It all started off as just a normal Wednesday. I arrived at High Cross Riding School. This was the day I have my regular lesson. Rosie, a ten-year-old brown mare with a white star on her forehead, comes right up to the edge of the pen to see me. She is a very reserved, dignified old lady and I am so fond of her. The normal routine is to untwist her reins, open the gate and lead her out down to the arena.
We then join the queue waiting for the previous lesson to finish. It had been fine all day but it started to drizzle, much to my disappointment; I was relieved that we were indoors. Ok everybody,” announced Caris (Caris is my instructor), “You can start on the track as soon as you’ve sorted out your stirrups. ” I kicked Rosie to urge her forward into ‘walk. ’ The rest of the riders caught up with me and we started our lesson. While we were doing a few trot manoeuvres the rain became progressively heavier and it sounded like a hundred golf balls were being dropped on to the tin roof of the arena. The noise at first was just annoying but now it became deafening.
Then came a sound of thunder and a crack of lightning; the horses started to react to the thunder but we continued the lesson regardless. As is our normal procedure, we started cantering. Without warning a bolt of lightning caused Rosie to ‘spook’, veering off over to the side, off the track. Suddenly, I seemed to be tilting to the right with Rosie, ending up underneath her lying on my stomach, my right foot still trapped in the stirrup. Rosie at this point decided she would like to get up and in so doing rolled on me!
There was I, struggling for breath, trying to free my foot, the lightning still flashing, the thunder still booming. Finally, I freed my foot and Rosie cantered off, stamping on my thumb as she did so. Caris rushed over. “Are you ok? Keep still! ” However, I’d already sat up. “Can someone get Jenny! ” Jenny, the first aider, came sprinting down quickly and fired a lot of medical questions at me. Lifting me off the floor, they helped me to a bench where, shocked, I muttered “I’m ok! ” Next thing I know I’m in A&E, waiting to be cleared for concussion.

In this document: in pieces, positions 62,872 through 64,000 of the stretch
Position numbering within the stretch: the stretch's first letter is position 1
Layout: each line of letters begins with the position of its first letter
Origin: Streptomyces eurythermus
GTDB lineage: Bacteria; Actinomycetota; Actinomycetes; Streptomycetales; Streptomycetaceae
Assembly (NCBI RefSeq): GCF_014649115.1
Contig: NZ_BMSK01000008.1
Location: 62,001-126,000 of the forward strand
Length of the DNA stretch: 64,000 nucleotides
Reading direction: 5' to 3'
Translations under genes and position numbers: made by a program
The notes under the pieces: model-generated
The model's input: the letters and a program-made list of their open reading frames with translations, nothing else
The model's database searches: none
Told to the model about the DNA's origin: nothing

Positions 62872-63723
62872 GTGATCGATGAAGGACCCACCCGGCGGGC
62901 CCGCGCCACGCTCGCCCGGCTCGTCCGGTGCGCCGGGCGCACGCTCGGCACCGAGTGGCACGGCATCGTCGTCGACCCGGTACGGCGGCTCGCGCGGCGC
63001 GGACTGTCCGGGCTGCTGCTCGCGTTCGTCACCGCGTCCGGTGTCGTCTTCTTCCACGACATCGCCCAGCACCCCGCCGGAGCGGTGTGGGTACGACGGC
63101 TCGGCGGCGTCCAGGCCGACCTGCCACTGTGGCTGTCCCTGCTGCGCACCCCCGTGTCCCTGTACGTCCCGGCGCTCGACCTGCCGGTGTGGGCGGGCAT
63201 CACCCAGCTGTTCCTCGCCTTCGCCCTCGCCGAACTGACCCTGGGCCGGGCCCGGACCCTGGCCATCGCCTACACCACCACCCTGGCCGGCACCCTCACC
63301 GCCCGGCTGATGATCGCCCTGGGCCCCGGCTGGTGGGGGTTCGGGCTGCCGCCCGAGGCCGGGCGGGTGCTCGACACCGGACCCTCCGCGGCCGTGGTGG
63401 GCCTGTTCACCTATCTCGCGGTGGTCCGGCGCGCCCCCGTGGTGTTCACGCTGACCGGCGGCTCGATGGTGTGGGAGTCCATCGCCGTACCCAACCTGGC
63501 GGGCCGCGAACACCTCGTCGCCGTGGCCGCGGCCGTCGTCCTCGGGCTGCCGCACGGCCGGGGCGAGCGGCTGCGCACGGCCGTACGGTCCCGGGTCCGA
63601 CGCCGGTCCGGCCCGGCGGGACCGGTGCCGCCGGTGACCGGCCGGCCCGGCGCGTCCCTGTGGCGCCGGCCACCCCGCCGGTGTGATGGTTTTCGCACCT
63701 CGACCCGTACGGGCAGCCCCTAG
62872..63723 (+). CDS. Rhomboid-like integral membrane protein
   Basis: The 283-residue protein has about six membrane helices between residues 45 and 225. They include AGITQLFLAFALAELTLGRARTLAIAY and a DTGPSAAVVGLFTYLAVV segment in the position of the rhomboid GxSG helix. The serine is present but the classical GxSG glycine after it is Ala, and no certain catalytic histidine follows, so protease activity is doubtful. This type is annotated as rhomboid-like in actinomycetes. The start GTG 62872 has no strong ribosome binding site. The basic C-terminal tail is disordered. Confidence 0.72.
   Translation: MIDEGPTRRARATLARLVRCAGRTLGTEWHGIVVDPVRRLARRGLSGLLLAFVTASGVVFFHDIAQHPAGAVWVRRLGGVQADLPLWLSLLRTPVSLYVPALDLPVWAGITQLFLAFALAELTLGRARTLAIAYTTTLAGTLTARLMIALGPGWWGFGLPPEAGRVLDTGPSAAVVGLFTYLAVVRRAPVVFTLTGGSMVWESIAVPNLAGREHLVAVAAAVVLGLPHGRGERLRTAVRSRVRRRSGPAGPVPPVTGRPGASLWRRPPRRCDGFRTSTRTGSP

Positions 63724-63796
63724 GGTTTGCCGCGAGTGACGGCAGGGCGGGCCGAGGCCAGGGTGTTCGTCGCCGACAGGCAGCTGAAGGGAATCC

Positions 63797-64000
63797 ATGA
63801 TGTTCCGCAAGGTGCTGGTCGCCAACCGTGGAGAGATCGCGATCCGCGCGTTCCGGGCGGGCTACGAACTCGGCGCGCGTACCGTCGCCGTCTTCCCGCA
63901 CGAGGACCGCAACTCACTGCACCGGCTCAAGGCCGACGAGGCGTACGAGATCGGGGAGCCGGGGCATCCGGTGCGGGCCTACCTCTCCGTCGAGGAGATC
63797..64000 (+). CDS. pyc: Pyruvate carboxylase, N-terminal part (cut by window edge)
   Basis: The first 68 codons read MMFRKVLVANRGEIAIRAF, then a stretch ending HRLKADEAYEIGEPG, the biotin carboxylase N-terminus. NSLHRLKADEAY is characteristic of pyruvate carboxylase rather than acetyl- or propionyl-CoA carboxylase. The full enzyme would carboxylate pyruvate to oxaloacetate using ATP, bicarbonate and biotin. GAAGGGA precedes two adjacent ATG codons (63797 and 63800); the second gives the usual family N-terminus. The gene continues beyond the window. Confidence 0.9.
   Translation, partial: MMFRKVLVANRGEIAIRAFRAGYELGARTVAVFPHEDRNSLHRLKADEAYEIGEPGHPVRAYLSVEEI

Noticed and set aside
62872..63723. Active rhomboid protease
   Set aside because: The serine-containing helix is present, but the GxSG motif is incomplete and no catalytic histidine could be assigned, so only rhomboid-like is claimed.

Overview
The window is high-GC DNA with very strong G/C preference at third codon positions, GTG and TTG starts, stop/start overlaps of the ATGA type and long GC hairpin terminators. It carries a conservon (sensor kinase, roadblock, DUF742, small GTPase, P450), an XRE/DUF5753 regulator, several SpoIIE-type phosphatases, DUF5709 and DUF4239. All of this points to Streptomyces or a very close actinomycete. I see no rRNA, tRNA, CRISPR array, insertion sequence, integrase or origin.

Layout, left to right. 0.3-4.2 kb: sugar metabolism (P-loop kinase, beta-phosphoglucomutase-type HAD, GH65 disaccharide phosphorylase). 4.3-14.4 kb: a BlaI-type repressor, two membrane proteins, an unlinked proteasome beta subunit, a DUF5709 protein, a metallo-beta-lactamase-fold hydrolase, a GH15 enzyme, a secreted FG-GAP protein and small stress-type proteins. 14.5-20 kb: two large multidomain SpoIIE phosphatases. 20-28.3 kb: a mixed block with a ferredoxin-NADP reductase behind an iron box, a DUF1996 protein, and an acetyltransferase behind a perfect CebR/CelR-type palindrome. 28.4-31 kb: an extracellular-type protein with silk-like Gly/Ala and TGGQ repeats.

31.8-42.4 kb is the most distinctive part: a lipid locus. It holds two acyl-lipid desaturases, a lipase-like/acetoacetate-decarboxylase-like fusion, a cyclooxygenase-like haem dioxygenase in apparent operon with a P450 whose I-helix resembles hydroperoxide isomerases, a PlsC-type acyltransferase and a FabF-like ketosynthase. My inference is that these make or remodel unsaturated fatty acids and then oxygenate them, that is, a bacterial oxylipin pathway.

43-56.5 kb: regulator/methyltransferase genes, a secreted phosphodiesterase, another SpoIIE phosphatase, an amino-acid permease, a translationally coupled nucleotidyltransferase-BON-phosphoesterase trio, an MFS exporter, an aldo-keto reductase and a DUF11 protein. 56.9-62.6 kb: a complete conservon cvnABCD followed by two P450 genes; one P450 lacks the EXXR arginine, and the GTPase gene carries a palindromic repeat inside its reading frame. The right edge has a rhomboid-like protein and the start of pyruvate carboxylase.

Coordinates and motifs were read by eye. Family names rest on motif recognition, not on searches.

The 2 hours just dragged and dragged. I decided to try and walk off the pain in my leg and this helped slightly. Finally we got called in into a small doctors room where a Doctor came in introduced her self she told to sit on the bed and I told her what happened and then she went about treating me asking what hurt and asking me if I could breath well I told my leg also hurt and she was stretching like I was a football player and she decided that I didn’t have concussion so the only thing I had was a busie on my thumb.
The reason this changed me is I now I have more self confidence as I know that nothing as bad as that will happen to me again. Also I now have a new found respect for animals and I am now more careful around them because I know what they can do, and how unpredictable they can be.